The sample size was based on the primary outcome, postoperative mortality. The reported mortality after appendectomy in various countries is 0.1% to 0.5%.23 A relative increase of 20% in odds of mortality between the countries (OR = 1.2) was considered clinically relevant. Assuming a baseline mortality incidence of 0.2% and a logistic regression analysis with 4 covariates, a sample size of 44,500 patients per group was required to detect a difference of 20% in the odds of mortality between the countries, with 80% power, a significance level of 0.016, and 2-sided testing. All the statistical tests were performed using Stata 16.2 (College Station, TX) and SAS 9.4 (SAS Institute) software.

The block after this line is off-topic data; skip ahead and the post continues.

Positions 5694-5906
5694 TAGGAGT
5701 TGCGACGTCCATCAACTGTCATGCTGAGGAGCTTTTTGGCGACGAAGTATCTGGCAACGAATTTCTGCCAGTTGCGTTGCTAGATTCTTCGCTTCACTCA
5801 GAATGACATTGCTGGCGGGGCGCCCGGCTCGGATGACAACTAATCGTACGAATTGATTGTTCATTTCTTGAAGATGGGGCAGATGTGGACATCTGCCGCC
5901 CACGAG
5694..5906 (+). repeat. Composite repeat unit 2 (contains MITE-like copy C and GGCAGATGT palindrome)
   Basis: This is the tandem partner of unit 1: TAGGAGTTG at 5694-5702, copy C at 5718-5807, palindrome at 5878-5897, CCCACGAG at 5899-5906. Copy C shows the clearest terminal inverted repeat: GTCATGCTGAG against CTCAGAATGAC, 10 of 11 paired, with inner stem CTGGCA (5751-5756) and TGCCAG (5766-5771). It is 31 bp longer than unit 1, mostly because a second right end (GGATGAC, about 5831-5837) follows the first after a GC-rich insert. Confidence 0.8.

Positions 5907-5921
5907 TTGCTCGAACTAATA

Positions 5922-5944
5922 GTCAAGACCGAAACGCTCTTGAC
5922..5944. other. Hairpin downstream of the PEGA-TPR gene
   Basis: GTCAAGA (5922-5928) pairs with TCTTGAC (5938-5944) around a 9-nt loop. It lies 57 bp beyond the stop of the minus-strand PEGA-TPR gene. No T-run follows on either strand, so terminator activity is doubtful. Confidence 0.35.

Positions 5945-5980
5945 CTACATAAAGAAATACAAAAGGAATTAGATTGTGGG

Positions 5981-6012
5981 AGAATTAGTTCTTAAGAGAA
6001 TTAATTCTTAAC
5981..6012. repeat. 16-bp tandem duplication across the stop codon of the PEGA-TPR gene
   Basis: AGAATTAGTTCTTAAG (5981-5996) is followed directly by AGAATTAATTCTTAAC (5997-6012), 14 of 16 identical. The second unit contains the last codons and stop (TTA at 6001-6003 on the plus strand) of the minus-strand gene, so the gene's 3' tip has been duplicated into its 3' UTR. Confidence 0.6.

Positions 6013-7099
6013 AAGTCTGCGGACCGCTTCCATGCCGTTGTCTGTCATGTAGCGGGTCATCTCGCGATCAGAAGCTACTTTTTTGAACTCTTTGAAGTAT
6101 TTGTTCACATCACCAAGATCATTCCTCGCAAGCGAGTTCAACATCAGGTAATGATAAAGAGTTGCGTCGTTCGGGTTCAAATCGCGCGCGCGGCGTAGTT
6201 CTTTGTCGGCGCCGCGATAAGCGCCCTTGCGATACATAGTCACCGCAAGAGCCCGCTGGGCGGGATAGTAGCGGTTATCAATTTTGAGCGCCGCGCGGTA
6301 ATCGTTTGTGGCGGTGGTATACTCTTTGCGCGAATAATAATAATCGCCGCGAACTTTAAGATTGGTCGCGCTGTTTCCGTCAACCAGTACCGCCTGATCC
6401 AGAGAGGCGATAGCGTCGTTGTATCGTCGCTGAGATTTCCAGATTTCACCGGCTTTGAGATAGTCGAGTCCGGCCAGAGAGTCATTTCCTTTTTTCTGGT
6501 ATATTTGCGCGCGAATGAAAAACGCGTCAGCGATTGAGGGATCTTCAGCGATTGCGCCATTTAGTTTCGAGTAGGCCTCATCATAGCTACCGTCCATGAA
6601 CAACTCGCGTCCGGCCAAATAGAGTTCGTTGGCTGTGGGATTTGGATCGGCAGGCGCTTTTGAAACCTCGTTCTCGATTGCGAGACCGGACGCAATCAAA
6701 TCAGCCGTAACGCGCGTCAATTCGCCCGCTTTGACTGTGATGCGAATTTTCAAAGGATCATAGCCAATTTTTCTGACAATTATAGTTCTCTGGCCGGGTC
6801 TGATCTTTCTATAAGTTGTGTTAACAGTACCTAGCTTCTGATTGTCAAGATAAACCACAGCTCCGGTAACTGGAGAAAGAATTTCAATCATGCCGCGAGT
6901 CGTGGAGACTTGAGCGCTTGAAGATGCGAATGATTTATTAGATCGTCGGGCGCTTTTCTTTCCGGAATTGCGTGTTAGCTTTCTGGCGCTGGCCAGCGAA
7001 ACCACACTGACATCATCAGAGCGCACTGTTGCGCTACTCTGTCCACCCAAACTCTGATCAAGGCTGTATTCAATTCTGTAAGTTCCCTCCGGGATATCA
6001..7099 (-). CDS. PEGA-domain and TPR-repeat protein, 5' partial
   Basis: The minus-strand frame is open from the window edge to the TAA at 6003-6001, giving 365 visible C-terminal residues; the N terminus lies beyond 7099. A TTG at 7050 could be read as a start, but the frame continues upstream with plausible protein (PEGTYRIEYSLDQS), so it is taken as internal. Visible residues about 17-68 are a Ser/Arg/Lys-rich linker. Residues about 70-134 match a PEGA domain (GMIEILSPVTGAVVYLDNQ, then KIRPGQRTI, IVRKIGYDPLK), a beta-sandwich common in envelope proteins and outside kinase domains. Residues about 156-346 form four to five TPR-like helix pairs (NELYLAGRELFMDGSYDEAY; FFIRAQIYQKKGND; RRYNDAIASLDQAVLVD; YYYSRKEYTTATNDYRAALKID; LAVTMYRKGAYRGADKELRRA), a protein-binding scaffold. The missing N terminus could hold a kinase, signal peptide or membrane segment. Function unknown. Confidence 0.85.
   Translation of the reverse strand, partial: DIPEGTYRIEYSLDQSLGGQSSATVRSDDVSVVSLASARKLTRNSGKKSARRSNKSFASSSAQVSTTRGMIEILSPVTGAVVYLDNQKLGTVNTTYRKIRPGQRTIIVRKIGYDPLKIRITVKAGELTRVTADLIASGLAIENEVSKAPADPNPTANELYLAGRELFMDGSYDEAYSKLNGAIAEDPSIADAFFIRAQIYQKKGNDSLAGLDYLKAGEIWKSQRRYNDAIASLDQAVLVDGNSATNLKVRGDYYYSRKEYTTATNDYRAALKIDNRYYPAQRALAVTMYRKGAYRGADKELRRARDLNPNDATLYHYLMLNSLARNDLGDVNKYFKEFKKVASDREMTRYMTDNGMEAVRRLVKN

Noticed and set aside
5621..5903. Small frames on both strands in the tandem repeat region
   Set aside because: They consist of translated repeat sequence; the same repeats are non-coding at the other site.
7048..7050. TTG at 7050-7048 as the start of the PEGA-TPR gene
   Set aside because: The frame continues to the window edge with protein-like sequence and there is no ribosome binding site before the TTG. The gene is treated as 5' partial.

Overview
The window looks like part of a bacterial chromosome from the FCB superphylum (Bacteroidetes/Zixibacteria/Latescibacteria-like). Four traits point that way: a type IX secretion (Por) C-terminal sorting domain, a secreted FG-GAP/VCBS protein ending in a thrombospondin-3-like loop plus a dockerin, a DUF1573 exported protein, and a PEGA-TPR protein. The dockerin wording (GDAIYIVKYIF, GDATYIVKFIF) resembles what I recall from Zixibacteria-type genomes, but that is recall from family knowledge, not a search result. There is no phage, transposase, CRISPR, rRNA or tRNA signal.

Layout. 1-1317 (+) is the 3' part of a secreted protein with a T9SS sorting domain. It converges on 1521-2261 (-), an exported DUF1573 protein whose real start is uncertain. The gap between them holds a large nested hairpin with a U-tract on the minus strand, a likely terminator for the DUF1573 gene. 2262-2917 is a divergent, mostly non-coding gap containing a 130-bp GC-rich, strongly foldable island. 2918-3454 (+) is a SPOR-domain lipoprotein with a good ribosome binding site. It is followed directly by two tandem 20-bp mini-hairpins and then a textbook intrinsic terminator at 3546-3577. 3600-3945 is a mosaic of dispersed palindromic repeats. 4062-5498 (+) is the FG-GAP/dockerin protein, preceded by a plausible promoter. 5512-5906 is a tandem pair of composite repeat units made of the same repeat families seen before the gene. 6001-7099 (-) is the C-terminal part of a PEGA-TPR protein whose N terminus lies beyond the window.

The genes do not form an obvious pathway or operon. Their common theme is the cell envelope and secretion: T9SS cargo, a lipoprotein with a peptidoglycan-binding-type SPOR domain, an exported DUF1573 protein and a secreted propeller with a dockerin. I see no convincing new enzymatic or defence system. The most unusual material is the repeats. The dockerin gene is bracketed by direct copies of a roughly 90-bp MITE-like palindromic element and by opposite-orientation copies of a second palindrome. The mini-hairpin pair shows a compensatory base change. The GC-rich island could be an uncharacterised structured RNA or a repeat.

A total of 120,325 appendectomy cases (62,338 in Colombia and 57,987 in the United States) were identified. Table 1 presents baseline characteristics of patients having appendectomy procedures in Colombia and the 2 US states. Compared to the United States, Colombian patients were younger (mean [SD] age, 36.0 [14.7] vs 41.8 [17.3] years; P < .0001) and had lower Charlson comorbidity scores (0.13 [0.58] vs 0.27 [0.76]; P < .0001). Most appendectomies in Colombia (94%) were performed by the open route. In contrast, most appendectomies in the United States (89.4%) were done via laparoscopic approach. There were differences in the severity of appendicitis at the time of diagnosis between the 2 countries. About 78% of patients in the United States and about 73% of patients in Colombia had a diagnosis of appendicitis not complicated by any type of peritonitis, while 7.4% and 13.3% of the patients had generalized peritonitis in Colombia and in the United States, respectively (Table 1). Among patients with peritonitis, 27% in Colombia had generalized peritonitis, and 73% had localized peritonitis. In contrast, among patients with peritonitis in the United States, about 60% had generalized peritonitis, and 40% had localized peritonitis.